Rhondda Thomas, Clemson University – Convict Labor and Clemson

583.P.2014.08.26.11.23.47Clemson University was built by those who could never attend the college.

Rhondda Thomas, associate professor of African American Literature at Clemson, sheds light on the slaves who labored to build the institution and why it’s necessary to paint the full picture of a school’s history.

Rhondda Robinson Thomas is an associate professor of English at Clemson University where she teaches early African American Literature and American literature. Dr. Thomas has published Claiming Exodus: A Cultural History of Afro-Atlantic Identity, 1770-1903, co-edited the anthology titled The South Carolina Root of African American Thought, A Reader, and edited the scholarly edition of Jane Edna Hunter’s autobiography A Nickel and a Prayer. She has also published several essays in scholarly journals and anthologies. She is currently conducting research for two publications by Cambridge University Press about literature produced by and about writers of African descent in 18th-century America. She was recently awarded a $100,000 grant to research and document the lives of African Americans in early Clemson history. Dr. Thomas serves as co-chair of the Race and the University: A Campus Conversation initiative and began her second year as a faculty-in-residence at Clemson University this fall.

Convict Labor and Clemson

AMico

Wade Foster was 13 when he helped to build a university he could never attend. His children could never attend. His grandchildren could never attend.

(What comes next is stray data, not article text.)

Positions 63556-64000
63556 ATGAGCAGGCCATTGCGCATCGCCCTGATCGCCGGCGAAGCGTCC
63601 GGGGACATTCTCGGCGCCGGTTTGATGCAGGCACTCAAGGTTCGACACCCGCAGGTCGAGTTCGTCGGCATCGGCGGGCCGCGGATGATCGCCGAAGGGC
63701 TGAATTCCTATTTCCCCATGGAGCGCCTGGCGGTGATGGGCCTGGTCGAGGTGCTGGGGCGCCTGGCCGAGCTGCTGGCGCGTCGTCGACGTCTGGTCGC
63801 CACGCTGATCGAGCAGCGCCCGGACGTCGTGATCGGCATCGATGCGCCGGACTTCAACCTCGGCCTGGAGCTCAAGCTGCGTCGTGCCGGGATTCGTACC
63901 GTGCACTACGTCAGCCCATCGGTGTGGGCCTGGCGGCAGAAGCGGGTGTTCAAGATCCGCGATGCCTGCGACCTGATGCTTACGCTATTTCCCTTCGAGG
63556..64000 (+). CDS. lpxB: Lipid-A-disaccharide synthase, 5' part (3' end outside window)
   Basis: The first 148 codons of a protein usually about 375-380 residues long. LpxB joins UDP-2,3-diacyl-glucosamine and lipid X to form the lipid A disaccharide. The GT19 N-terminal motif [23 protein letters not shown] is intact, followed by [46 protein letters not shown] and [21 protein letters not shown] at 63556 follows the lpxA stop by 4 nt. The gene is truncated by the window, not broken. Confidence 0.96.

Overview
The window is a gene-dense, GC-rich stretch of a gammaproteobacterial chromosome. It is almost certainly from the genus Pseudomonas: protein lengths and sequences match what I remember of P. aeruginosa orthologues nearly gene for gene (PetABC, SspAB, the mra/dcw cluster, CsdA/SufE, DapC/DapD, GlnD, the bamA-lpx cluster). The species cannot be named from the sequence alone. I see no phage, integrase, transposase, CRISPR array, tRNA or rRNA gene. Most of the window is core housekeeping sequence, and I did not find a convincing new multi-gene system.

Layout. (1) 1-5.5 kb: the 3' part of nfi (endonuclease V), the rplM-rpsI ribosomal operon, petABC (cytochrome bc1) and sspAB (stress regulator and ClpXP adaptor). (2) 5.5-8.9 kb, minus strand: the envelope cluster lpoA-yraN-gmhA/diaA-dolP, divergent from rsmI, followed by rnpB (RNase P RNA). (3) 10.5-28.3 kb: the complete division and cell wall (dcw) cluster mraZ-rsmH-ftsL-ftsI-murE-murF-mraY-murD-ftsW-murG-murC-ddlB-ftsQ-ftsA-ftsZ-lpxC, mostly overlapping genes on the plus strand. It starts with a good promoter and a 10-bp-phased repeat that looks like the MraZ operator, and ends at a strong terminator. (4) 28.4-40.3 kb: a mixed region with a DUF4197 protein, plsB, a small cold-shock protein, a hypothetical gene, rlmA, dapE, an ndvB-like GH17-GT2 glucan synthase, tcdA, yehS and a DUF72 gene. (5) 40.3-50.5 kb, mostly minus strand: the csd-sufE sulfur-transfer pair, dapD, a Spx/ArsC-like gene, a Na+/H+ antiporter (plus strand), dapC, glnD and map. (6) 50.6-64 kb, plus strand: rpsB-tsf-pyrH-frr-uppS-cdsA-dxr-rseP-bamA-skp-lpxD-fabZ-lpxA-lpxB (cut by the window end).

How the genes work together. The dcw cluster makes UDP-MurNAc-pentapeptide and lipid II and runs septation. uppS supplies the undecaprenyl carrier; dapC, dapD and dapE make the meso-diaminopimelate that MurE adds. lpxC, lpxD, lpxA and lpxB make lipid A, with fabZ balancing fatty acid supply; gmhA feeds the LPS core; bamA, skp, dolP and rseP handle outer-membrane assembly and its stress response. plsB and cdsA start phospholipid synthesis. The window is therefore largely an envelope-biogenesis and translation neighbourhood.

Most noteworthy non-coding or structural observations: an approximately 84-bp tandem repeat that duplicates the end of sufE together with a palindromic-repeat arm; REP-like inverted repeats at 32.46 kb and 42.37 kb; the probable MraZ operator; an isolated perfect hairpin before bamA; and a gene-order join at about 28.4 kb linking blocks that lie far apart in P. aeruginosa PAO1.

Foster was a criminal; a black boy caught stealing six dollars worth of clothes from a white family. Sentenced to six months in prison, South Carolina gave Foster to Clemson University to serve his sentence as convict labor. South Carolina called convict labor “slaves of the state.”

From 1899 until 1908, convict labor built Clemson University. Documents found so far list 557 convicts sent to Clemson. All but 29 were African Americans.

Wade Foster was not the youngest convict laborer. Records list a boy of 12 among the prisoners who made bricks for campus buildings; cleared college land, and dug foundations and drainage dikes. 

Convict labor, the stereotype robbed the men and boys of their individuality and their contributions to history.

Who were the convicts? What were their crimes? How long did they serve?

That the work of convicts was valued — though not their lives — helped to answer the questions. My research led me to The South Carolina state archive, which had ledgers and accounts of the convict labor business arrangement.

South Carolina was not the only state to use convicts as laborers, but It was the state that used them more than any other to build universities.

The aim is not to diminish the Clemson’s reputation but to enrich it, to give a complete accounting, to use the past to inform the present and future. The goal of this research is to have markers installed, and for campus tours to include the convict labor story.

We cannot change our history, but we can use history to bring about change.

 

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